I am grateful not only for my husband and his service, but those who encouraged and helped him along that path, as well as all of the family and friends who have also served our country. What a wonderful country we live in and despite the issues we have, we always have hope.


May 24, 2011

The First of Many

Ever have one of those days that go better than expected? Where you end up being way better than you thought you were capable of? Hard work pays off and this great day it paid off for our Big Kid.
   He was invited with his Math Club at school to attend a Math Field Day sponsored by the Greater San Diego Math Counsel in our area. 31 schools attended with 4th and 5th graders participating. There were several categories to compete it, but Big Kid's chosen category was called Digit Deal. Here's an example:

Numbers are called one at a time. You can't hold numbers in your head to write down later and you get disqualified for doing so. Kiddo competed against about 25 4th graders and they went 9 rounds.

Parents and teachers of the students aren't allowed in the classroom with them during the competition and so we were waiting on pins and needles in a library. At least we had something to keep the Short Kid happy for a while. When we came out, we eagerly asked him what his total score was. About 109 he says. Some were better scores, but most were over 120. He said he thought he did pretty well, but not winning well.

   At the assembly they played a game where they called up one student from each school to participate. He didn't want to go up in front of all of those people, over 500 in attendance, and so they talked his fellow team mate to go down. They are pretty good friends. His friend did amazingly well and stayed until the second to the last round. Their teachers were so proud I thought they would pop.

   We were stunned at the assembly when his name was called. After they called 5th and 4th place in his category, we were disappointed, thinking he wouldn't place. When they called his name as the 1st place winner, he turned to look back and, with a shocked look on his face, said "Mom, they called my name!" We never did figure out how the scoring went, but we were excited for him and his accomplishments.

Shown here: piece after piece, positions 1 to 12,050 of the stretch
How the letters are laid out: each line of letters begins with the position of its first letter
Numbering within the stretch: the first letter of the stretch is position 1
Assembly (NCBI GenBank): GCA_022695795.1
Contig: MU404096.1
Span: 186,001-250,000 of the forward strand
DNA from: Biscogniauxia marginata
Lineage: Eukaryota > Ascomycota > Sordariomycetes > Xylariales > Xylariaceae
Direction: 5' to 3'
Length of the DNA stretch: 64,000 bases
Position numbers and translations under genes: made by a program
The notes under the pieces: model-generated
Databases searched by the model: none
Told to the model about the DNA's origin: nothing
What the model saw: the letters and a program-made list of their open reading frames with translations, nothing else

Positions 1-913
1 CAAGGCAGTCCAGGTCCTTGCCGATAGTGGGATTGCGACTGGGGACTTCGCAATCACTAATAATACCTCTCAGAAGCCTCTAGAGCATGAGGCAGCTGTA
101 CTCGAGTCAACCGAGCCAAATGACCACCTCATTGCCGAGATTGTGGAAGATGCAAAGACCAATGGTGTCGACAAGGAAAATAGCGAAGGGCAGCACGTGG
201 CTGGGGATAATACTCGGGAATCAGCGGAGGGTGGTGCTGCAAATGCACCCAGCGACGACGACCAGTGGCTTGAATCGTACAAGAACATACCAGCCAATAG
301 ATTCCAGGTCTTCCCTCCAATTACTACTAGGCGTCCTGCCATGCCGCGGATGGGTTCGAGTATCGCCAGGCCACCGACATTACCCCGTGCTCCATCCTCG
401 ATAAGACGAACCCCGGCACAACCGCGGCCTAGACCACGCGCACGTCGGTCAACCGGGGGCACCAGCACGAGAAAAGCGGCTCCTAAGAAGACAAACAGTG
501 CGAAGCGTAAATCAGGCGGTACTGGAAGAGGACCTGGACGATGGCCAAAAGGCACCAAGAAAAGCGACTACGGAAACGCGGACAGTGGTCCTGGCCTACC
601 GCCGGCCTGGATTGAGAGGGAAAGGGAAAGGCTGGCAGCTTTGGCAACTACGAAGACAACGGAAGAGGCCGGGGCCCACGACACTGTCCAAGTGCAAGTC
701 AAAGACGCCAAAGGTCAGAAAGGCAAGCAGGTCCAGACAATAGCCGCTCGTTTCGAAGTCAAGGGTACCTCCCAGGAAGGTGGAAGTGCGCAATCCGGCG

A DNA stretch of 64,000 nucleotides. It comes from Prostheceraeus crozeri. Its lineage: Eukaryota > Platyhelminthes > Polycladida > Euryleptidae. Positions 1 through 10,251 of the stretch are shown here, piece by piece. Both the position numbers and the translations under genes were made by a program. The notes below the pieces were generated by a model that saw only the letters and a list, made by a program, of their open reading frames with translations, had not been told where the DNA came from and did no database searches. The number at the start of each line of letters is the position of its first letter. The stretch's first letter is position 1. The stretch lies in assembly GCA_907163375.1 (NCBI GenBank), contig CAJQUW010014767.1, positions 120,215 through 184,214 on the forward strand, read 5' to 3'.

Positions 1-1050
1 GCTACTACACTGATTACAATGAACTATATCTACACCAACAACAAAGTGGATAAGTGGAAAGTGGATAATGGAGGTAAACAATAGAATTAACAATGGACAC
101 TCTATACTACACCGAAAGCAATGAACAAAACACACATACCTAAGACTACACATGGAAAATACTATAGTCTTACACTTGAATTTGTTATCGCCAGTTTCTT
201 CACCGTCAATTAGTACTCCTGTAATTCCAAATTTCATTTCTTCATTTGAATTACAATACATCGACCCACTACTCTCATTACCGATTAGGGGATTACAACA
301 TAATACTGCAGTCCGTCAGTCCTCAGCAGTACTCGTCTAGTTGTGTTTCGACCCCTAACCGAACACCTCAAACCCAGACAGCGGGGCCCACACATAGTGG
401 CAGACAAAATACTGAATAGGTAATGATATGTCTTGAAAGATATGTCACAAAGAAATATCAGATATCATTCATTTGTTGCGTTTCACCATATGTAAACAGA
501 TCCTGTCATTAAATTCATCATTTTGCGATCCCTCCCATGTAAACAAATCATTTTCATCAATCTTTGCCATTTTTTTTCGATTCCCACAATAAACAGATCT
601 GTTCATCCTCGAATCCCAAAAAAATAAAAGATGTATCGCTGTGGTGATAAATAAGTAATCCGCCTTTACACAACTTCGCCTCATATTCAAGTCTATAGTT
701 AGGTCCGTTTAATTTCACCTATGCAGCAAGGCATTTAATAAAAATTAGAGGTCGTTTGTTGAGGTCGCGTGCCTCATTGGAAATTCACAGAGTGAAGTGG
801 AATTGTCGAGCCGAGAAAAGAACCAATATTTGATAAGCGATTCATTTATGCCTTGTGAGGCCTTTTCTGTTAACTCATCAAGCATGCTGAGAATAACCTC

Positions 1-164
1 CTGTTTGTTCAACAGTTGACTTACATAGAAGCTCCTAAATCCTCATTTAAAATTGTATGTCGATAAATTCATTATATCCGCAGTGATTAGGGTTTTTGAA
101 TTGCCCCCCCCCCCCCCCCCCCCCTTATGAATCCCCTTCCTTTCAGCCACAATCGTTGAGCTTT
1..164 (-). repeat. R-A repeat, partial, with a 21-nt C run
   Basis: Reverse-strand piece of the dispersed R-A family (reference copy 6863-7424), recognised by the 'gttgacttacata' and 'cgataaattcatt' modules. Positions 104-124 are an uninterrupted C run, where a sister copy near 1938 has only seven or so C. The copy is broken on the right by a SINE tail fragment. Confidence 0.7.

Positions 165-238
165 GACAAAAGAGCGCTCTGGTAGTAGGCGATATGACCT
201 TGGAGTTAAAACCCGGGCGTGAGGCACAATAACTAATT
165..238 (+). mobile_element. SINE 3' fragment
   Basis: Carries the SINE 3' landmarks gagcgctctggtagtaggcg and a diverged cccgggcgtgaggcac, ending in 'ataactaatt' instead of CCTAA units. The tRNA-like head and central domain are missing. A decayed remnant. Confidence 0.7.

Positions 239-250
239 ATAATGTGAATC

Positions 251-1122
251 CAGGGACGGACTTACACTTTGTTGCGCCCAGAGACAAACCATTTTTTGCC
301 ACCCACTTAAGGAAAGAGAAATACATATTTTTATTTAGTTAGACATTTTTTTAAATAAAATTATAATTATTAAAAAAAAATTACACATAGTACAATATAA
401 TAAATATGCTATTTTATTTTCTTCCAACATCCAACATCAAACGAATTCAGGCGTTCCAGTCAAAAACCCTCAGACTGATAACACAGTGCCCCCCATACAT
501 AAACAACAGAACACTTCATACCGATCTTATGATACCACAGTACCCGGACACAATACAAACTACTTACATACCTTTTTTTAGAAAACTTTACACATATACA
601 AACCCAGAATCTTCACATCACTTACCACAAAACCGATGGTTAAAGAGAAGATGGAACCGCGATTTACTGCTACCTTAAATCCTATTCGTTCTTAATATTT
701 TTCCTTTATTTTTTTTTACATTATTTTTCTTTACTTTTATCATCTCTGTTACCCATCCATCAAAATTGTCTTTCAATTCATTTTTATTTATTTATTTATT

The next night the principal of the school called us at home to congratulate us and to talk to him. The Big Kid was excited about the call and found out that the entire math club would be recognized at an assembly the following day. {Due to child protection issues, I have not posted pictures of other people's children here without permission. Thus, no photos of the entire math club.} They are great kids who work hard on problem solving and math skills. They had dedicated teachers who work with them and are proud of their accomplishments.
   Sometimes things in life are hard, and sometimes they come easy. Sometimes we come out of something not really knowing how well we did, but hoping for the best. I know numbers are easy for my kiddo, almost like magic. I hope this is the first of many winning competitions and that his contributions to the world include overcoming hard things. I hope as he progresses in his math and life skills he will remember that some things are easy for some, and some things are easy for others. The plan is to help each other along the way and do our very best, every single time.